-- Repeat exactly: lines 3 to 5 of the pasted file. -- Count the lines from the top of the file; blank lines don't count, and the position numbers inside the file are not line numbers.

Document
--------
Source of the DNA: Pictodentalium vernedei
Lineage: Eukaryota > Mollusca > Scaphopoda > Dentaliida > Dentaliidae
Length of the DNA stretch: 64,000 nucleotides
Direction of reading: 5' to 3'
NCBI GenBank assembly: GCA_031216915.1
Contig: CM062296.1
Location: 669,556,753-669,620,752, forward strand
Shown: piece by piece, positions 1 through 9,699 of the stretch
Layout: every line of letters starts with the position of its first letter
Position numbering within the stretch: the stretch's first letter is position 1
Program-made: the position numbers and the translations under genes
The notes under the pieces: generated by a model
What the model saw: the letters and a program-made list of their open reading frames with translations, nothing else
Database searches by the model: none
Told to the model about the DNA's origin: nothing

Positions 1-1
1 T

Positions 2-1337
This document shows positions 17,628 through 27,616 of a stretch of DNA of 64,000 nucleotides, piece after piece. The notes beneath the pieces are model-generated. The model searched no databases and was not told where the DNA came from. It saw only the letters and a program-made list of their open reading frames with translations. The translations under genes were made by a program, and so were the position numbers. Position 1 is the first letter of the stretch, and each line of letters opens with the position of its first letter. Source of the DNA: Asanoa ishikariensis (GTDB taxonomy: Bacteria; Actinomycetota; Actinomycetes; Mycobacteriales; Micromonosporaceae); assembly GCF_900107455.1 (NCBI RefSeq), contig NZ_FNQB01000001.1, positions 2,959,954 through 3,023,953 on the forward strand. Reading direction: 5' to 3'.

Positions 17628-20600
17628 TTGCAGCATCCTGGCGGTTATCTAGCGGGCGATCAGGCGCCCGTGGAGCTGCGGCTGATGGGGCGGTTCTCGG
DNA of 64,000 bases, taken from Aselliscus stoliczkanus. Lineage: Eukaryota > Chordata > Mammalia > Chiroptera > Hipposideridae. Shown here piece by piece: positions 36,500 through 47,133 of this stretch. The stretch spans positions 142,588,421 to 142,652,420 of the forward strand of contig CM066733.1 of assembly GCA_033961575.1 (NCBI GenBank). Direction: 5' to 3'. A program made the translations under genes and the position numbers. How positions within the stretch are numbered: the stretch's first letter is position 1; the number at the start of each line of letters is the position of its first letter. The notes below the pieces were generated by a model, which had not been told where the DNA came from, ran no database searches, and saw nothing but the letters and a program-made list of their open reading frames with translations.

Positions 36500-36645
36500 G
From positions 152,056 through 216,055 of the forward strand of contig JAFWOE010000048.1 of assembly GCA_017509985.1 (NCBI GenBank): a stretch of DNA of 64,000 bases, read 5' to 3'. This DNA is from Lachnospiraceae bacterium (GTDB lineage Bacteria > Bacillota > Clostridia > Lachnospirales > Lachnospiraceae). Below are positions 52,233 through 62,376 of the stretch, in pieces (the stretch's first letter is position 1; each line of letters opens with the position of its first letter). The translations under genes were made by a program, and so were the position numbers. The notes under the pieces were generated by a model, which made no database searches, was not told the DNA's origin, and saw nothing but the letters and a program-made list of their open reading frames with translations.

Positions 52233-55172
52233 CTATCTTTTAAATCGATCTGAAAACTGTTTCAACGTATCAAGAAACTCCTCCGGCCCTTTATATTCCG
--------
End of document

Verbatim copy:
Length of the DNA stretch: 64,000 nucleotides
Direction of reading: 5' to 3'
NCBI GenBank assembly: GCA_031216915.1